Integrative Neuroscience Research

Review Article - Integrative Neuroscience Research (2017) Volume 1, Issue 1

From Discovering To Better Understanding The Relationship Between Brain And Behaviour

Eleftheria Dede1*, Ioannis Zalonis2, Stylianos Gatzonis1, Damianos Sakas1

1Department of Neurosurgery, Medical School, National and Kapodistrian University, Evangelismos Hospital, Athens, Greece

2Department of Neurology, Medical School, National and Kapodistrian University, Aeginition Hospital, Athens, Greece

*Corresponding Author:
Eleftheria Dede
Department of Neurosurgery
Kapodistrian University
Greece
Tel: +30 213 2041790
E-mail: [email protected]

Accepted date: June 26, 2017

Citation: Dede E, Zalonis I, Gatzonis S, et al. From discovering to better understanding the relationship between brain and behavior. Integrative Neuroscience Research. 2017;1(1):5-16.

Visit for more related articles at Integrative Neuroscience Research

Abstract

This study reviews the relationship between brain and behavior, starting from its discovery through to the localization of various functions in specific brain regions and concluding with the specialized role of the basic neural networks. Delving into the journey of this relationship over the centuries, one can see the factors that hindered or facilitated its development, while gaining opportunities for further reflection and some guidelines for future research.

Keywords

Brain-behavior relationship, Encefalocentric theory, Functional localization, Hemispheric specialization, Cognitive functions, Neural networks

Introduction

The morphofunctional zone in norm

Humans have always had the tendency to observe events occurring in their environment and explain them. This systematic involvement and the development of investigative methods for various phenomena have led to the emergence of several scientific fields and the knowledge we possess nowadays.

The present study focuses on interpretations of behavioral phenomena over the centuries and on the factors contributing to them. Although the role played by the brain in behavior had been recognized since antiquity, it took a long time for this relationship to become widely accepted. Brain-behavior relationship was established as a result of accumulation of scientific evidence and has only recently been founded as an independent scientific field.

The phrase of German psychologist Hermann Ebbinghaus ‘‘psychology has a long past but a short history’’ [1] can also be applied to neuropsychology, as many centuries have lapsed between its birth as a concept and its establishment as a science. The purpose of this study is to describe the stages that brainbehavior relationship went though over the centuries, focusing on the knowledge revealed at each one.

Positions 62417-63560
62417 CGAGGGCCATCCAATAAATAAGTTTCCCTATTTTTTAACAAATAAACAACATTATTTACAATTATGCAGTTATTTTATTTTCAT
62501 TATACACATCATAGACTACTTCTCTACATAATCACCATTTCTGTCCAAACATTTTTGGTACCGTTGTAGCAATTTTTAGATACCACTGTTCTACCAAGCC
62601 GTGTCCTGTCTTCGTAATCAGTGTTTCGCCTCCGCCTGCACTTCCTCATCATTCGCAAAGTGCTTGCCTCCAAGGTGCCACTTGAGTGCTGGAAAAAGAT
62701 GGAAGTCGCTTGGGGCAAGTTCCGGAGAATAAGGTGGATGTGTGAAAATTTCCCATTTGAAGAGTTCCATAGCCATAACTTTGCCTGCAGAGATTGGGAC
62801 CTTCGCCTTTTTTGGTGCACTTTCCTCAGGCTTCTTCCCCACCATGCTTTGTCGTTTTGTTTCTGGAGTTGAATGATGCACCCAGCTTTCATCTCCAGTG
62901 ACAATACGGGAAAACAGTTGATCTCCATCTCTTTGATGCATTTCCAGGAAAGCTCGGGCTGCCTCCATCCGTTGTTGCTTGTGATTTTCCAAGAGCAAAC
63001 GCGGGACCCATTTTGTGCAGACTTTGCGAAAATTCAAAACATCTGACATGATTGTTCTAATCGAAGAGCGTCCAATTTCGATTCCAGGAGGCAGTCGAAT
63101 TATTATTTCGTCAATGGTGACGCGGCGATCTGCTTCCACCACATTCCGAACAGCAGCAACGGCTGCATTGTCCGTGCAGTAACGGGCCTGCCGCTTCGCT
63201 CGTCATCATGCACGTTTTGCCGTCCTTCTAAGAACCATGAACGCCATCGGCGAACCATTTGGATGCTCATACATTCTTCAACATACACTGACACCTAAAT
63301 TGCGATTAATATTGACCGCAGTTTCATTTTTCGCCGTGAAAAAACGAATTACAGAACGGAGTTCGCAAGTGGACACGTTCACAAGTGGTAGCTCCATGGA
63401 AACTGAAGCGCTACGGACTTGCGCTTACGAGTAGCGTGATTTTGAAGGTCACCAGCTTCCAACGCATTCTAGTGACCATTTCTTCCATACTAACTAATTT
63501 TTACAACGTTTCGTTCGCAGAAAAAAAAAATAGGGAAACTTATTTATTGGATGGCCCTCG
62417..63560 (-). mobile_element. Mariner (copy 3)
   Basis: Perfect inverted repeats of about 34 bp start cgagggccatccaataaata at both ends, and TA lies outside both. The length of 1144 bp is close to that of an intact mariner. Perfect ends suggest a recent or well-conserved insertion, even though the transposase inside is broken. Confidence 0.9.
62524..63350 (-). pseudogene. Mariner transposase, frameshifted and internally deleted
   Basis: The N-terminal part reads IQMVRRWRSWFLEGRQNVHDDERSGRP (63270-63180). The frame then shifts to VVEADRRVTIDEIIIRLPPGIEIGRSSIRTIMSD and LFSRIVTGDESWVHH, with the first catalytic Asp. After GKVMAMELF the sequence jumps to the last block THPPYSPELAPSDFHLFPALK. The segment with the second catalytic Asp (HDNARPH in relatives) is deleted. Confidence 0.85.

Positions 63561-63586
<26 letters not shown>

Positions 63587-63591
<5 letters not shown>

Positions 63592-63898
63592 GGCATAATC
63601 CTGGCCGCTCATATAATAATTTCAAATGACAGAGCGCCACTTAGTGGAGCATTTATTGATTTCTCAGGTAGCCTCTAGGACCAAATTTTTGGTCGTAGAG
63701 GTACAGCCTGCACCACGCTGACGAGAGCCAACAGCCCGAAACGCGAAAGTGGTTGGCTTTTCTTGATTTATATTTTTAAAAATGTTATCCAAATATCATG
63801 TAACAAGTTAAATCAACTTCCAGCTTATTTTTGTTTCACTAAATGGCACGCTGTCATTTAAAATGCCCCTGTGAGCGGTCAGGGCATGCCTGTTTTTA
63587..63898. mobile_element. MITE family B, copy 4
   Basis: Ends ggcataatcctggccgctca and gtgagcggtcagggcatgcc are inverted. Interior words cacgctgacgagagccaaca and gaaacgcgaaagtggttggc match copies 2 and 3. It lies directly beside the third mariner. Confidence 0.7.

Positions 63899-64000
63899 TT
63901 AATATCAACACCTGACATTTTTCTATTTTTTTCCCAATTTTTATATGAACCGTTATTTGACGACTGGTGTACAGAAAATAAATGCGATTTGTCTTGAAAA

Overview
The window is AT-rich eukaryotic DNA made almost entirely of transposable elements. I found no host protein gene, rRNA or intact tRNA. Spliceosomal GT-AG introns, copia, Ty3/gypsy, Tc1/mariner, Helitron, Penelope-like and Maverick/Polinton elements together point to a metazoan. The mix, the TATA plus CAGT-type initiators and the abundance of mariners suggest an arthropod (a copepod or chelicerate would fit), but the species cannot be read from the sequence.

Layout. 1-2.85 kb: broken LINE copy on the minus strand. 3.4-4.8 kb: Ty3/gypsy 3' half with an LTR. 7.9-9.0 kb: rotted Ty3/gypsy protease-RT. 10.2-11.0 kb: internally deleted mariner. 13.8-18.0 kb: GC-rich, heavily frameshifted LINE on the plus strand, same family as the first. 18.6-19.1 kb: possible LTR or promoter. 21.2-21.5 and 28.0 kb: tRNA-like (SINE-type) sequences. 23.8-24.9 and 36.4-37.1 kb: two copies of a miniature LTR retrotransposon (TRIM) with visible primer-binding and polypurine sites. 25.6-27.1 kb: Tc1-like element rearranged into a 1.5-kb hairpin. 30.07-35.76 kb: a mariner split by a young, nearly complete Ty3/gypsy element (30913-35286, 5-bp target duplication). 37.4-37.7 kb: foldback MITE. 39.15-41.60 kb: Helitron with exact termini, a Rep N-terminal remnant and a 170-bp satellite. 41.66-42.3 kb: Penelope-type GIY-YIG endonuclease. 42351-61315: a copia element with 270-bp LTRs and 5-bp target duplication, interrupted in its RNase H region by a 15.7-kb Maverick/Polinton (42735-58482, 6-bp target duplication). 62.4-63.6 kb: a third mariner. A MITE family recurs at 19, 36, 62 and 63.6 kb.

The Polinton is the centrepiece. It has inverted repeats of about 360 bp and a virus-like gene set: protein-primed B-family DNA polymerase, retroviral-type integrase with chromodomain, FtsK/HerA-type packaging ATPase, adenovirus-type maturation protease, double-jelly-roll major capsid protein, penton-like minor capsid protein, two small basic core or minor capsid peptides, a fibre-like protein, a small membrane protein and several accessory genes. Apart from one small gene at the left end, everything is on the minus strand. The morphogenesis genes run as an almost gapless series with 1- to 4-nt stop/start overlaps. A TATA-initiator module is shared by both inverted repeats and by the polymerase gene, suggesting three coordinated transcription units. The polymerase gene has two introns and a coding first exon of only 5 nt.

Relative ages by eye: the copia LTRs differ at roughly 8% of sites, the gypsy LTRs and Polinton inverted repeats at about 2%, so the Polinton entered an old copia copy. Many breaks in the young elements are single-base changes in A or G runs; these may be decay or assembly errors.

The Origins of Brain-Behavior Relationship

Somatic and psychic phenomena were a common area of interest for ancient groups. The earliest interpretations involved supernatural forces, and treatments used to comprise herbs, prayers, and trepanation of the skull. Trepanation led to the exposition of dura mater outwards in order to release the evil spirit regarded as the cause of abnormal behavior. This practice constitutes the first human brain surgery and, according to archaeological findings from all continents, it dates back to the prehistoric period [2]. By conducting dissections, first the Ancient Egyptians and then the Greeks began to understand the function of body organs and introduced organic-based disease interpretations. The fundamental bases of western medicine were set at that time, in contrast to the medicine of the Asian world, which showed little interest in the morphology and function of organs, while maintaining an energetic and holistic perspective of disease through the centuries [3]. The differential point between the two approaches was definitely the role of the brain, since it was quickly recognized as a major organ of the body by the former, whereas it was ignored and excluded from body organs by the latter [4].

The first historical reference to the word ‘’brain’’ is found in the Egyptian scroll of Edwin Smith, written in 1700 BC, though the texts date back to around 3000 BC [5]. It is the oldest medical text where a rational, scientific, and largely free from mysticism approach of traumas, injuries, and tumors is attempted. Fortyeight cases of patients are cited with detailed descriptions of examination, diagnosis, and treatment. However, although brain injuries are linked with kinetic symptoms, a systematic connection between brain and behavior was to happen much later by some pre-Socratic philosophers-scientists developing the encefalocentric theory (the word ‘’encephalon’’ meaning brain).